Dimuth Karunaratne thrives on game of patience








Dimuth Karunaratne scored his maiden double hundred © AFP/Getty Images


Be patient until you get settled at the crease, then trust yourself to catch up on the scoring rate later. This, essentially, is what Dimuth Karunaratne told himself as he made a start on the innings that produced his highest Test score.

Karunaratne’s 244 off 437 balls was the highest individual score by a Sri Lanka batsman since 2014, and only their second double century in six years. It allowed the hosts to surpass Bangladesh’s 541 for 7 declared, and made safe their situation in the game.

Karunaratne said three failures during the recent Tests in the West Indies had prompted a re-think in his Test batting approach, and helped yield these results. He’d made scores of 12, 3 and 1 in the Caribbean, before finishing that tour with a 75.

“In the West Indies I was trying to score runs quickly in the first few overs and really get among the runs,” he said. “But because that was unsuccessful I talked to the coach and asked him what I was doing wrong. He said as an opener just wait until you get set, because when you do that you make a big score, and that’s your game.”

While Karunaratne’s opening partner, Lahiru Thirimanne, made a brisk start, Karunaratne scored only 16 from his first 65 deliveries.

“I tried to leave the ball a lot when I started here, and properly get settled,” he said. “I know that when I get set, I can catch up on the scoring rate later. That’s what I applied here. Even in home conditions, I wanted to make that my gameplan. I got good support from Thiri, who was scoring quickly in that period, so I was able to take my time.”

Karunaratne has made big hundreds before – five of his 11 centuries now having brought scores of 150 or higher. He was desperate to capitalise on the easy pace of this surface. No pitch in Sri Lanka has yielded a draw in almost seven years.

“On this pitch a fifty wasn’t enough for me,” he said. “I saw that almost everyone in the Bangladesh team got a fifty. I’m not the kind of player who’s satisfied with just getting a fifty on this kind of pitch. I wanted to turn my 50 into a hundred and my hundred into a one-fifty. And you very rarely get pitches like this in Sri Lanka – you generally get tracks that turn a lot. And when you go overseas, you get a lot of seaming conditions. I wanted to get the maximum out of this pitch.”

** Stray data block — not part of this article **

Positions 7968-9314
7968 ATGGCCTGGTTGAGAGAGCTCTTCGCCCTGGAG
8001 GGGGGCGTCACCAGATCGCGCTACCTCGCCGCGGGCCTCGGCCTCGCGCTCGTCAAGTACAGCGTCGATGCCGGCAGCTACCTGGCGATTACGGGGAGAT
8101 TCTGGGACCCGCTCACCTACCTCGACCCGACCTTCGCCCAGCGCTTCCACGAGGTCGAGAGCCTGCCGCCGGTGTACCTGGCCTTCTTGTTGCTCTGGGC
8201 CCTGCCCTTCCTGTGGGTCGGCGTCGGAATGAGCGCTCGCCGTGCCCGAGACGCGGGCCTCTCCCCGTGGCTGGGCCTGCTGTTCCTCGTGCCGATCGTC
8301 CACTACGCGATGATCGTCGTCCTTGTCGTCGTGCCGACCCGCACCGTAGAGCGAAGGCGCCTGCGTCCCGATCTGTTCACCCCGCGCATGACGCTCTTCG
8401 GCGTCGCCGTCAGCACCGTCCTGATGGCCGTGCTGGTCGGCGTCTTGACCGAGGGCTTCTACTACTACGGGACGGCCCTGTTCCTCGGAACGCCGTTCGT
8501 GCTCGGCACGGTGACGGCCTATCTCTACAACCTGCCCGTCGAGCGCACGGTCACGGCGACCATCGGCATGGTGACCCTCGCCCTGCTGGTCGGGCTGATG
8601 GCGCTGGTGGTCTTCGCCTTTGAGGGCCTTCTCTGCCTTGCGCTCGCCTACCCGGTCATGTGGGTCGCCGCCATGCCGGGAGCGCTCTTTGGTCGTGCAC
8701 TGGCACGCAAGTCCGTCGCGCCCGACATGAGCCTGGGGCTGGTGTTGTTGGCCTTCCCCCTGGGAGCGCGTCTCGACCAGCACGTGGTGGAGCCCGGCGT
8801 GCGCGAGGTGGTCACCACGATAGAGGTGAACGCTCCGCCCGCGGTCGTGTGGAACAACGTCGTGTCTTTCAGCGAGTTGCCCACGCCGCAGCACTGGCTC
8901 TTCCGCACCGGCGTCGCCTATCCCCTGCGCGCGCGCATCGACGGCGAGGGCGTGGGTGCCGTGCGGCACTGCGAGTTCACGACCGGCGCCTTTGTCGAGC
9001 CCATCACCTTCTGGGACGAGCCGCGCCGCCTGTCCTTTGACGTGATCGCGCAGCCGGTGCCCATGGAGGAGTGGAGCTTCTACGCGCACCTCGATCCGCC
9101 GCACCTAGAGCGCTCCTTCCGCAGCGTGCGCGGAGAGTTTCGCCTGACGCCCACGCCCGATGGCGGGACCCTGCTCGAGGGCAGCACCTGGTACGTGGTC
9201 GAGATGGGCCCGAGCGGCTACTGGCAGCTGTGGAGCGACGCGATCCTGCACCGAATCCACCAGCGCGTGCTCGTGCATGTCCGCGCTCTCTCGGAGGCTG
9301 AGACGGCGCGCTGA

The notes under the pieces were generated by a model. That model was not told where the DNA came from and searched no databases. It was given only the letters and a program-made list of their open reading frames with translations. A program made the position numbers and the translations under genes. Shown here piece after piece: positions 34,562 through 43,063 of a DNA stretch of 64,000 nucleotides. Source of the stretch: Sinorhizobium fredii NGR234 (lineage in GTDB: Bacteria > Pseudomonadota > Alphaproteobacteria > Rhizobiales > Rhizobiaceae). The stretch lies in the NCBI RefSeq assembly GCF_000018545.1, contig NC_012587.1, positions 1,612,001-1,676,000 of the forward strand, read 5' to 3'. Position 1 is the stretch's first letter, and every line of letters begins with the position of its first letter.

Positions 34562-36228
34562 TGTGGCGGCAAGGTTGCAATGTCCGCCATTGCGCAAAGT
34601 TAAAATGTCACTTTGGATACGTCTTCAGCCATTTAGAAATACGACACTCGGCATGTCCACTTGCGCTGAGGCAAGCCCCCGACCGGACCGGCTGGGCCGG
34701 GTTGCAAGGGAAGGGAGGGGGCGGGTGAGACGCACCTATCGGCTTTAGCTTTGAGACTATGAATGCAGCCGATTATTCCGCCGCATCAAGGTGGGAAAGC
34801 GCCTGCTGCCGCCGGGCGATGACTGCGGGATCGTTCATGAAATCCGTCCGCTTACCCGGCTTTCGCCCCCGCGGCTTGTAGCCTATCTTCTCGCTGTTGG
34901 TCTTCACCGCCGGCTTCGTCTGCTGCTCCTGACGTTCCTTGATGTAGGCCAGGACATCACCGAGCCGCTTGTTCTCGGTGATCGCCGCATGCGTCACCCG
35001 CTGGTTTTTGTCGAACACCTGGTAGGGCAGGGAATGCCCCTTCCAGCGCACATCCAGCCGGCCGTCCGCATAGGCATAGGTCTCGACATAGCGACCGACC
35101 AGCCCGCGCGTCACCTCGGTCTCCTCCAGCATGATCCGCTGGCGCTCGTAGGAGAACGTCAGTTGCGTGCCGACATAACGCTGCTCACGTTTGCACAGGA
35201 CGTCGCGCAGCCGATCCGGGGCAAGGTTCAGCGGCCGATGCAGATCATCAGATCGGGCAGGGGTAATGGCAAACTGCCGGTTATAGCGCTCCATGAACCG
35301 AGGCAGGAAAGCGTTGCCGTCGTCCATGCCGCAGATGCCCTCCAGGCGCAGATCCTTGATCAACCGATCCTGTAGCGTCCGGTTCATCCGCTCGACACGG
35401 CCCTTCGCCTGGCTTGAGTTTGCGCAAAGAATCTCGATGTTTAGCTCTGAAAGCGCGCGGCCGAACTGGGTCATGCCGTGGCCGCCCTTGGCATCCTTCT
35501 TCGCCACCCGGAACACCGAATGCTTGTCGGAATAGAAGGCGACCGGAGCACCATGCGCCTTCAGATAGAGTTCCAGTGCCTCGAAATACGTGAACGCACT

Karunaratne was also on the field on all five days – totalling well over 26 hours of playing time. His own innings, which went for 656 minutes had come after he’d been on the field captaining for 780 minutes – Bangladesh having batted for 173 overs.

“When you play a Test you have to be mentally prepared to be on the field all five days, whether that’s fielding or batting,” Karunaratne said. “Yes, you can feel it in your body when you’ve been fielding a couple of days, but when you get a chance to bat, you’ve got to take that opportunity.

“Even in the West Indies I got a start a couple of times but couldn’t make a big score. So once I got a start and got set here, I really wanted to bat long here, especially as they’d already made a big score. I was able to do that. I’m tired, but I really enjoyed it, and when you’re enjoying it you don’t feel the fatigue so much. On day five, we wanted to declare once we got to certain score, but if we hadn’t wanted to do that, I could have batted all day today as well.”

Andrew Fidel Fernando is ESPNcricinfo’s Sri Lanka correspondent. @afidelf


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